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European HPC Strategy Gathers Funding and Momentum

Tripartite cooperation between industry, academia, and the European Commission is on course to help Europe achieve leadership in high-performance computing, as Tom Wilkie from Scientific Computing World learned at PRACEdays14 in Barcelona.

TomWilkie_150pxCan Europe become a powerhouse of HPC technology? It is looking increasingly likely, judging by presentations at the PRACEdays meeting, held in Barcelona from 20 to 22 May.

Certainly, there are glittering prizes at stake. According to Jean-Francois Lavignon, of French supercomputer manufacturer Bull, the HPC market is worth around $10bn annually, in terms of the computers alone, and the figure can be doubled at least when the complete value chain is taken into account. Moreover, he said, HPC is a dynamic market with a significant growth rate.

Lavignon also leads the ETP4HPC – the European Technology Platform for High-Performance Computing, a group of vendors and manufacturers of computer systems and components who hope to spearhead Europe’s bid for leadership in the field. He pointed out that the ETP4HPC had successfully launched a Public-Private Partnership with the European Commission, the first fruits of which would be to assess bids for a set of European Centres of Excellence in HPC, to be set up early next year.

The commitment of public funds is creating momentum behind a project that, as reported here almost exactly a year ago, was just starting to come together in 2013. The PRACEdays announcements also provide an interesting prelude to the International Supercomputing Conference (ISC’14), which opens in Leipzig, Germany, at the end of June. On Sunday 22 June, in advance of the main event itself, there will be a full-day ‘Workshop on International Cooperation for Extreme-Scale Computing’.

The European model, Leonardo Flores Anover, from the European Commission, told the PRACEdays meeting will involve an initial tranche of between 4 and 5 million euros for each of the new Centres of Excellence. He expected that between eight and 10 centres would be created in the first wave. The final deadline for bids is 14 January 2015. But in a clear sign of the Commission’s commitment to the initiative, its understanding of the complex issues involved, and hence of the need for flexibility, he frankly acknowledged that the initial tranche of funding will not be enough to create critical mass from day 1. There will be further calls and further funding, he said.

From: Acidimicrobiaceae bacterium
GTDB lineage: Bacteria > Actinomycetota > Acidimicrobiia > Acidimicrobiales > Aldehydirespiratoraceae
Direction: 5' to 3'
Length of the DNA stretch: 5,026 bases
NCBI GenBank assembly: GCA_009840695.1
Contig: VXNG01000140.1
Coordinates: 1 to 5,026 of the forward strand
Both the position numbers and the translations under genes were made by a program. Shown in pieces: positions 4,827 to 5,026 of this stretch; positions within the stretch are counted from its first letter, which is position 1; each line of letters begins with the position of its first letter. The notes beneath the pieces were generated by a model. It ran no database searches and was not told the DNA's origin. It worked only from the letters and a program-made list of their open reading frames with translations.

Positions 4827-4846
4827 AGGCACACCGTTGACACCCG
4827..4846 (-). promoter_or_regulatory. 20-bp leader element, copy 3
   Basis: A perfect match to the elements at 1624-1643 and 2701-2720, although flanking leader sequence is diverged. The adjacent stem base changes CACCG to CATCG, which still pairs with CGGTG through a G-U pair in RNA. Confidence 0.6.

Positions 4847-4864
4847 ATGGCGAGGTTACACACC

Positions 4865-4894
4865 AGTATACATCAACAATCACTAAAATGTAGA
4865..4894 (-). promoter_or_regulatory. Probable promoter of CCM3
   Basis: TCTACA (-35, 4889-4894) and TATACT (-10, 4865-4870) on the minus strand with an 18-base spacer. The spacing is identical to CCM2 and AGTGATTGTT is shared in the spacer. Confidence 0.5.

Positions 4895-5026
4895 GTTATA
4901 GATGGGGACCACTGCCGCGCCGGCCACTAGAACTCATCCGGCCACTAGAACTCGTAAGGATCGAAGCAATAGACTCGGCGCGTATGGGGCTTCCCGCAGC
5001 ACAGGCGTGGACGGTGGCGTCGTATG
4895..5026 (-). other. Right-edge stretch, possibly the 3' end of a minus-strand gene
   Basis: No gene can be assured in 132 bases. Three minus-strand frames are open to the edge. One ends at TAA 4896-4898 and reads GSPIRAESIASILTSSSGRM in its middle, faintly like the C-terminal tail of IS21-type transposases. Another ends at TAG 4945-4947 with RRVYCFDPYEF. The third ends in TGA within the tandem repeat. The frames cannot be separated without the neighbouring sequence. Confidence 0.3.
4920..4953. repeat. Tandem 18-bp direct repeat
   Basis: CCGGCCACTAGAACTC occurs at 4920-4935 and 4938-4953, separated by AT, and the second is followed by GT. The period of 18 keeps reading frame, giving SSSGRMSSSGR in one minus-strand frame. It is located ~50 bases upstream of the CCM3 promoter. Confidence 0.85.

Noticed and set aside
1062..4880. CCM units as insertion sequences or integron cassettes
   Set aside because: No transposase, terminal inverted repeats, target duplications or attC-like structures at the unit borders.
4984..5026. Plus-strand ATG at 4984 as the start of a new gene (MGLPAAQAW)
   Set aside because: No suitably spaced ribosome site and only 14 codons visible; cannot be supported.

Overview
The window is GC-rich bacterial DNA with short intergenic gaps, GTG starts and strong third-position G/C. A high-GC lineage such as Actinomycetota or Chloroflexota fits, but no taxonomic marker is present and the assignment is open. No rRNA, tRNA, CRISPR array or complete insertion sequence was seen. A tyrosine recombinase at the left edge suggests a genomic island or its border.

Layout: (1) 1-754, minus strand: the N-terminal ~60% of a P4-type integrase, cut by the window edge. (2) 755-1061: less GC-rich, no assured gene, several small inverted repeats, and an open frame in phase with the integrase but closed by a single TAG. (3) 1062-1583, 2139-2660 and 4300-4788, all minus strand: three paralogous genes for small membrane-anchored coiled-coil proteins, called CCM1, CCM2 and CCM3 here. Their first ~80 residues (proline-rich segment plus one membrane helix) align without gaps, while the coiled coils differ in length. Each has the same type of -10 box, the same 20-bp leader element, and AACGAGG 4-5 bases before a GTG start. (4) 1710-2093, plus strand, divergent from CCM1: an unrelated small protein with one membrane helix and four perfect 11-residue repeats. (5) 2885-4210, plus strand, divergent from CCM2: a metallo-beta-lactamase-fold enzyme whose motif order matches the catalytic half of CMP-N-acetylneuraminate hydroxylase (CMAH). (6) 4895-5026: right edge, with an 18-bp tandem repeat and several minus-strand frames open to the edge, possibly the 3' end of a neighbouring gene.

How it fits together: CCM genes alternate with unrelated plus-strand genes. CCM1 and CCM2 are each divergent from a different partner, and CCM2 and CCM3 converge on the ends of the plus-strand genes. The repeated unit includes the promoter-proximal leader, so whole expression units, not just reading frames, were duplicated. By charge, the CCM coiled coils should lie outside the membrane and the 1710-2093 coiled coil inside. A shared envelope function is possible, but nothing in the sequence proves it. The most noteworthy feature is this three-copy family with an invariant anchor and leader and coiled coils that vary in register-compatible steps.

In harnessing the talents and resources of the public and private sectors to develop European leadership in HPC, he said, Europe was essentially starting from scratch. The first wave of centres of excellence “will show us how to mobilise as much funding from private sources to match public funds,” he said. The first wave will be risky, he went on: “we don’t know who will commit.”

Thanks to the cross-European access to Tier 0 supercomputing resources already pioneered through Prace, some of the centres of excellence may initially not need to have hardware locally. But he expected that, in the follow-up, the successful centres of excellence can expect to have more resources.

Catherine Riviere, the outgoing Chair of the Prace Council, reminded the meeting that Prace has been providing a European HPC Research Infrastructure since 2010. It has six Tier 0 supercomputers at its disposal, in France, Spain, Germany and Italy, allowing it to provide 15 Petaflop/s in 2014 to the European scientific community through a peer-reviewed award system. Since 2010, it has awarded 8bn core hours, but the requests for time on its infrastructure are about double the resources available.